Night Owl Rating:
The typical keyboard on a portable computer is super thin, with limited keytop travel. Although keys seem squished together, proper design dictates that they should be the same size and shapes as those of a full-sized keyboard. Action is reasonably light, which should allow for fast typing, assuming you can get comfortable with the form factor. But since roughly half of you buy laptops these days, and most of you don’t buy standard keyboards to accompany them, it’s clear that this kind of keyboard has caught on in a big way.
At least that’s what the folks at Kensington Computer Products Group must believe, witness a product with the clumsy name of SlimType Keyboard – Mac. The long and short of it is that this is essentially a laptop keyboard installed in an slick white plastic case. Fringed with metal, it sports seven media keys that are activated courtesy of special software. The list price is $39.99, and, like other Kensington gear, it gets a limited warranty of five years. There’s also a black PC version for $10 less, which seems to be otherwise identical except for the presence of a Windows key and other relics from that other computing platform. I won’t hazard a guess why Mac users are saddled with a higher price, unless white plastic is somehow a lot more expensive to manufacture, which I doubt.
For the most part, the SlimType is full-sized, although Kensington has crowded the navigation keys adjacent to the regular ones, pretty much as you’d find on an iBook or PowerBook. It saves a couple of inches in width, but it’s an otherwise questionable design decision, as far as I’m concerned. There’s also a standard numeric keypad with a proper level of separation. The F keys are shortened and also crowded atop the main section the keyboard, again as you see in a laptop.
As with a laptop, the SlimType employs short-travel scissor-switch technology, and feels as if someone just grabbed the guts of a PowerBook keyboard and put it in a regular case. If that’s what you like, I expect you’ll be pleased as punch. Alas, it lacks extra USB ports for a mouse or other devices, another questionable design decision in my book. For some reason, there are also two Control keys. Don’t ask me how that happened, since it’s not mentioned in the documentation.
As keyboards go, it’s a judgment call. Personally, I have mixed feelings about laptop keyboards in general. I tolerate the one on my 17-inch PowerBook just enough to avoid the inconvenience of plugging in a standard keyboard. So I can’t say that I was overwhelmed by the SlimType. At the same time, it seems solid and well engineered, which is why I give it a three owl rating.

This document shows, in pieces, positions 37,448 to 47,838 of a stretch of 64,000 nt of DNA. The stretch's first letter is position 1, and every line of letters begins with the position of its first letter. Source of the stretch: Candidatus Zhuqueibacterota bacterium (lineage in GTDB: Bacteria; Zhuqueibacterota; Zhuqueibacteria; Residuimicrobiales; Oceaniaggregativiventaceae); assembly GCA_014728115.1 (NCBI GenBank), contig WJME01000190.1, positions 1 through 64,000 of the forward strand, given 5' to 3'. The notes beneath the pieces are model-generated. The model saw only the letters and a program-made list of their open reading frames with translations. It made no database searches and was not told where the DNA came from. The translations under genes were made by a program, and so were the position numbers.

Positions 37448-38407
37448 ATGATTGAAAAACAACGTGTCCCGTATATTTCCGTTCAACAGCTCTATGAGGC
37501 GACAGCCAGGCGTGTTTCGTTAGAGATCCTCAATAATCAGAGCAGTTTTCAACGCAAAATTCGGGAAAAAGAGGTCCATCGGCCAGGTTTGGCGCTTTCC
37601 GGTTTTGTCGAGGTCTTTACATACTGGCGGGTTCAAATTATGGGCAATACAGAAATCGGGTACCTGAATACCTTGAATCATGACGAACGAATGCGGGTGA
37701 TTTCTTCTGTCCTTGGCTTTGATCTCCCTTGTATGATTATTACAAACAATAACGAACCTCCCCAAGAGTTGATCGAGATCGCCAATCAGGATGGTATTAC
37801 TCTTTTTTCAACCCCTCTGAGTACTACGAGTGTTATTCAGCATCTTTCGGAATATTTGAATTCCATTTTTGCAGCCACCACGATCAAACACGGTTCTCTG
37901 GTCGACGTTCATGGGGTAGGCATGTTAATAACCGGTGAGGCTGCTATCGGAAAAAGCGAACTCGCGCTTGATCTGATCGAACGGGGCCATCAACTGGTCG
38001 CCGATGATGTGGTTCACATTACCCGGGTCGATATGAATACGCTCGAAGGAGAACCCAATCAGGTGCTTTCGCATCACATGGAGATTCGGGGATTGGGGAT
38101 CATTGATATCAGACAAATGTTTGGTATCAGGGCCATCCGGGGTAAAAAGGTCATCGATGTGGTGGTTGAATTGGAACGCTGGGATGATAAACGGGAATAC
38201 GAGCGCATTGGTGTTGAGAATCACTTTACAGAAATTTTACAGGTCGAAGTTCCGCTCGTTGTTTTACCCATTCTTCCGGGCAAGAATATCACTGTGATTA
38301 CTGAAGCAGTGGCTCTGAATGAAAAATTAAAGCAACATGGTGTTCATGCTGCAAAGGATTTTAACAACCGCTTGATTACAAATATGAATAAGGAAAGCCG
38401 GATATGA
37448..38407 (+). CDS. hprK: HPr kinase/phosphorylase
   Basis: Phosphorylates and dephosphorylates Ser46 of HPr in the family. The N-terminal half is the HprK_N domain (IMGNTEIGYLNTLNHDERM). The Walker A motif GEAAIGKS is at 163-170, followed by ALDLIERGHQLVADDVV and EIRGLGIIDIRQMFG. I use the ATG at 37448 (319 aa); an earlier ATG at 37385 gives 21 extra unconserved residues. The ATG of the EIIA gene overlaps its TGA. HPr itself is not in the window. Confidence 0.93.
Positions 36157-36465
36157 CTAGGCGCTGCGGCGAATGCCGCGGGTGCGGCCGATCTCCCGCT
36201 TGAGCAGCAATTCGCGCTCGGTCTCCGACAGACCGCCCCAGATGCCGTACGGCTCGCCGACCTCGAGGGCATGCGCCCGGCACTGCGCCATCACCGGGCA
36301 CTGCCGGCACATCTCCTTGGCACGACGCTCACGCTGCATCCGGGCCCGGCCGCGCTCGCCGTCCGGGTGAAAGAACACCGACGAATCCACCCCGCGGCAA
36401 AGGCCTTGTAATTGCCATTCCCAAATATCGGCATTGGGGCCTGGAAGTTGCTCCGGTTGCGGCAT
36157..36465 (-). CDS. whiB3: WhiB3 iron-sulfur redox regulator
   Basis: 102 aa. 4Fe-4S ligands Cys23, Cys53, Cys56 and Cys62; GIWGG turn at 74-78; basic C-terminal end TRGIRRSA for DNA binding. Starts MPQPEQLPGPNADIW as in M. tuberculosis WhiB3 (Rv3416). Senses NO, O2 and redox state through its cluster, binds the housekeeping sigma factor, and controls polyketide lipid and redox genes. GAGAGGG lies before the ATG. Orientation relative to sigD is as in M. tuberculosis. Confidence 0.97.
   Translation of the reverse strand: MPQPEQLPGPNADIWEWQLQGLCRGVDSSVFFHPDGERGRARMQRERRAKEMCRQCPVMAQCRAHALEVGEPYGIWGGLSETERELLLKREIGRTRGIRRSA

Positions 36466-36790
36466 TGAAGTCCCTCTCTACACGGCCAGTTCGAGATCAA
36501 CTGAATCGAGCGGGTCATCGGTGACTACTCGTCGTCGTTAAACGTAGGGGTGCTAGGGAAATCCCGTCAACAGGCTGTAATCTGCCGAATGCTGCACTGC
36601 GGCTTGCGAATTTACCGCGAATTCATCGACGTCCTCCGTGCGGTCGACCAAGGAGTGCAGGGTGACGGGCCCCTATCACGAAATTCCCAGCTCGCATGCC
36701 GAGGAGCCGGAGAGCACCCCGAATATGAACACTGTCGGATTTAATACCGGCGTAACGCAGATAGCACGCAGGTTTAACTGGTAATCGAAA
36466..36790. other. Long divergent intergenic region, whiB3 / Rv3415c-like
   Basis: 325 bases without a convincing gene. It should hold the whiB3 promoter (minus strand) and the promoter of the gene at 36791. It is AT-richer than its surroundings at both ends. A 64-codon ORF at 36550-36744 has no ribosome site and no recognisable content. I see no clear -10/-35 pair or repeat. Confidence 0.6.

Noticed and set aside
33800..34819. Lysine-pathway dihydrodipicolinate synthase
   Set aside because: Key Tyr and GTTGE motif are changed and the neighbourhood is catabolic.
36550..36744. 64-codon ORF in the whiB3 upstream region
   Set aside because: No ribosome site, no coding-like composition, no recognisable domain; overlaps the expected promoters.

But keyboards are matters of personal taste, and I want to make it clear that you shouldn’t take my word and dismiss this product outright. If you love or are at least comfortable with a laptop keyboard, it may make a lot of sense to transfer that typing experience to your desktop computer. If you prefer a standard keyboard of whatever type, look elsewhere.
In general, it’s a good idea to test drive a keyboard at a dealer before you take one home. Although many keyboards use the same switches, there are enough differences to warrant experimentation. I won’t get into matters of posture and the need to take a rest break every hour of two after a heavy keyboard and mouse session. But if the keyboard itself is not a perfect fit, it will just engender additional fatigue. It may not seem terribly important if you don’t type that much, but you’ll know the difference after a long workday.
I prefer the soft touch of Apple’s Pro keyboard, and products with similar behavior also get high marks in my book. One such device is the USB 2.0 Keyboard from Matias which, as the name implies, sports a USB 2.0 dock. I’ve had one for several weeks, but the initial shipment had a product defect or two, and Matias asked me not to write an official review until the final retail version is shipping. It should be getting mine any day now, and I’ll get a review out as soon as possible.
But that won’t stop me from making a few preliminary comments. Keyboard action, for example. It’s pretty close to that of an Apple product, and I’ve been using it for my regular work since early December. There are some differences in layout, however, such as a Caps Lock key situated at the bottom right of the main keypad. One clever design innovation is putting the optional key symbols on the keys themselves, so you no longer have to rush for a character map to figure out they are.
Yes, the Matias USB 2.0 Keyboard has promise, but I’ll withhold further comment until I get the promised replacement unit.
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